Samoan landscapes before 1860 were dominated by native trees and native spirits. Their relative composition, dominance, and spatial distribution depended upon the character of Samoan societies and Samoan cultural practices. Samoan cultural practices were as significant in their ecological - 25 effects at the time of early European arrivals as they are today, when Samoan landscapes, dominated by non-native and cultivated plants, are more evident artefacts of human societies. Little evidence exists to suggest Samoans sought to maintain the ecological integrity of native forests and native forest resources separate from maintaining favourable relations with native spirits. Their adoption of Christianity signals a change in an ideology of prohibition against Samoa's spirits and the associated conservation effects in Samoa's ecology to an ideology reinforcing values of more direct consumptive use of forest and sea resources dominant in missionary, commercial and colonial interests of post-1860 Samoa (Olson 1995). In effect, Samoan acceptance of Euro-American Christian constructions of nature created a landscape open to greater economic exploitation and political claim consistent with increasing European and American economic and political influence, and one relatively devoid of the sanctifying effects of Polynesian and Samoan deities.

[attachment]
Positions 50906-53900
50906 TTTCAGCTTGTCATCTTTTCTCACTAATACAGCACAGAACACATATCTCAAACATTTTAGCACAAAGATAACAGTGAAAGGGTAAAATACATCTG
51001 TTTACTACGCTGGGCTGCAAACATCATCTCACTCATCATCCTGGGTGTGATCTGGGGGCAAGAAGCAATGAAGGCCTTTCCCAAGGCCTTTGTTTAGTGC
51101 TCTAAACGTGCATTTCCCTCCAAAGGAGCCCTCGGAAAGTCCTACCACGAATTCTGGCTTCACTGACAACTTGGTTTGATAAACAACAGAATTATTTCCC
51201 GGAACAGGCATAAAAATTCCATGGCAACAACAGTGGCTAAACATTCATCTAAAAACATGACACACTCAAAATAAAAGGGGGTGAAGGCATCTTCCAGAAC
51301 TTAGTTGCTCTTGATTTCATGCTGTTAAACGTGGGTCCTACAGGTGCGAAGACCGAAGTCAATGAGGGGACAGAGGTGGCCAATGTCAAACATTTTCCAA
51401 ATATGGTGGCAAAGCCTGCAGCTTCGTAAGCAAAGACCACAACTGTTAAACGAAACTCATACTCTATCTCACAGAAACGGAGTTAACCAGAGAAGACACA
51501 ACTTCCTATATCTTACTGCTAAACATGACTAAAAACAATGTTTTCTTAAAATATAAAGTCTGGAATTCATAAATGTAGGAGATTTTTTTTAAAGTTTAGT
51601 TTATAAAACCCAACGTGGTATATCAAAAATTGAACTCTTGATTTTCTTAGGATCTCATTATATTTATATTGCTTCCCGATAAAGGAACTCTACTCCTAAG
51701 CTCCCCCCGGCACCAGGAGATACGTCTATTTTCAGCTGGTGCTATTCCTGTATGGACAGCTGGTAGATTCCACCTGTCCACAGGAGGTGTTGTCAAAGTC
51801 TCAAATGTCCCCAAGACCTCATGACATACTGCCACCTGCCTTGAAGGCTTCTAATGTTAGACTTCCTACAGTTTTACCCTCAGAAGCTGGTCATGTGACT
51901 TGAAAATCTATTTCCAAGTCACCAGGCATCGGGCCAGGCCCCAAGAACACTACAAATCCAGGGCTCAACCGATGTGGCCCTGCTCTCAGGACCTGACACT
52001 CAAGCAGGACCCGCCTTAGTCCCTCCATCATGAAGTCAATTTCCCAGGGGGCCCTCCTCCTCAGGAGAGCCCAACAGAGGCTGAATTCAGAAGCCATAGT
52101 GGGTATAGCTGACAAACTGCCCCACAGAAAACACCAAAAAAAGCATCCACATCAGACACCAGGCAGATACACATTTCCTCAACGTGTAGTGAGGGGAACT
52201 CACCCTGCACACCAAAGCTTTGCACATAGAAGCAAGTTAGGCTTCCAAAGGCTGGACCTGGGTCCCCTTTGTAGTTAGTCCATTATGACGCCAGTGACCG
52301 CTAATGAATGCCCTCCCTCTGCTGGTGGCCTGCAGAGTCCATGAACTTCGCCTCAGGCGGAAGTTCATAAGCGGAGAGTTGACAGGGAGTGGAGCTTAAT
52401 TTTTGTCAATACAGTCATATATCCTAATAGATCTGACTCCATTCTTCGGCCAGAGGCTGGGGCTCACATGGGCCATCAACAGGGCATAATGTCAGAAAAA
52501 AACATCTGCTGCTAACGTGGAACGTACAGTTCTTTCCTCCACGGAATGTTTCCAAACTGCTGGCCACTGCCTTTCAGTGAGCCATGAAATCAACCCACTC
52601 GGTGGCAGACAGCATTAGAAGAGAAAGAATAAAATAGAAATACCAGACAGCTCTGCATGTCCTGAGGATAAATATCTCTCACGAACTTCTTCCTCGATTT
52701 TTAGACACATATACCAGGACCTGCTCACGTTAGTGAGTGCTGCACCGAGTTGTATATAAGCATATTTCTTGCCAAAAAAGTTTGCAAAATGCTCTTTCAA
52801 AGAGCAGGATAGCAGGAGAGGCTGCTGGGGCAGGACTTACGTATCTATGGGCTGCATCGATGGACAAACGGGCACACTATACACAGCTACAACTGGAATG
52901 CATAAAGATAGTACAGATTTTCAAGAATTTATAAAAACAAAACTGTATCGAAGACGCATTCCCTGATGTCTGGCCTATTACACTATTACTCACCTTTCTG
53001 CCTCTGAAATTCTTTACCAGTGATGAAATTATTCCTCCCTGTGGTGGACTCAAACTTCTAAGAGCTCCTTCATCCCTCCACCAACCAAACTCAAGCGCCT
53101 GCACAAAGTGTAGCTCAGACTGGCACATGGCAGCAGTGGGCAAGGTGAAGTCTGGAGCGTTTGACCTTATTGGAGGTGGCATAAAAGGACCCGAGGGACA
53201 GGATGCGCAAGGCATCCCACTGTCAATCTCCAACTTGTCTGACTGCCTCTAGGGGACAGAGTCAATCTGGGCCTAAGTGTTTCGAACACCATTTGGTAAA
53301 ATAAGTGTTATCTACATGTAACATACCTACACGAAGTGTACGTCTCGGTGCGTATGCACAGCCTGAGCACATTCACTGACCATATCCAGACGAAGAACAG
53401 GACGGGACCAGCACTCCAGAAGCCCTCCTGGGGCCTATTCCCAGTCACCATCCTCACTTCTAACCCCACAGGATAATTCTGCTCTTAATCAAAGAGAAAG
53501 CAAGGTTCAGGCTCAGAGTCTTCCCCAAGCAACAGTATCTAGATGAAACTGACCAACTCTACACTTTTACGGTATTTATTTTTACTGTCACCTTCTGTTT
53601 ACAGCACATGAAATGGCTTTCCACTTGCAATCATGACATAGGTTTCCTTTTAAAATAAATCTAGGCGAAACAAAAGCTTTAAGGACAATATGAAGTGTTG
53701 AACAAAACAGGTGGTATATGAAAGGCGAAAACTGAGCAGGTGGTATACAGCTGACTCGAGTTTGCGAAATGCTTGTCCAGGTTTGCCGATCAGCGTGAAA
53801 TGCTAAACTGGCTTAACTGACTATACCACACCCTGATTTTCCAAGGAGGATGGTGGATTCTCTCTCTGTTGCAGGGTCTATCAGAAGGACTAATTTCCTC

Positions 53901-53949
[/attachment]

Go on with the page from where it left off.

I am indebted to Jeff Romm and the many members, past and present, of the Social Forestry group at Berkeley for my current understanding and use of the concept of the “social forest”. Nancy Peluso, Allan Pred and Arnold Schultz, too, greatly influenced my conception of social forests and the thesis from which this paper is drawn. I am grateful to Mark Baker and Kim Berry for their comments on an earlier draft and for the constructive comments in an anonymous review. Archival and ethnographic field research from which this paper is drawn was conducted under East-West Center and Fulbright-IIE sponsorship respectively.
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1 O lo'o mamalu le atua I le aoa. The English translation is Charlot's (1990:428). The explanation of the proverb in E. Schultz 1980:52 reads:
The owner of a certain plantation had his crop stolen time and again. So he prayed to Tagaloalagi, the highest god, to help him. The god gave him a fetish (tupua) [sic? tapui] which the man hung up in an aoa tree (banyan). When the thief returned and saw the charm, he was frightened.
O lo'o mamalu le atua i le aoa. The god shows his power in the banyan tree. The thief soon found out that the fetish did not harm him, so he stole again.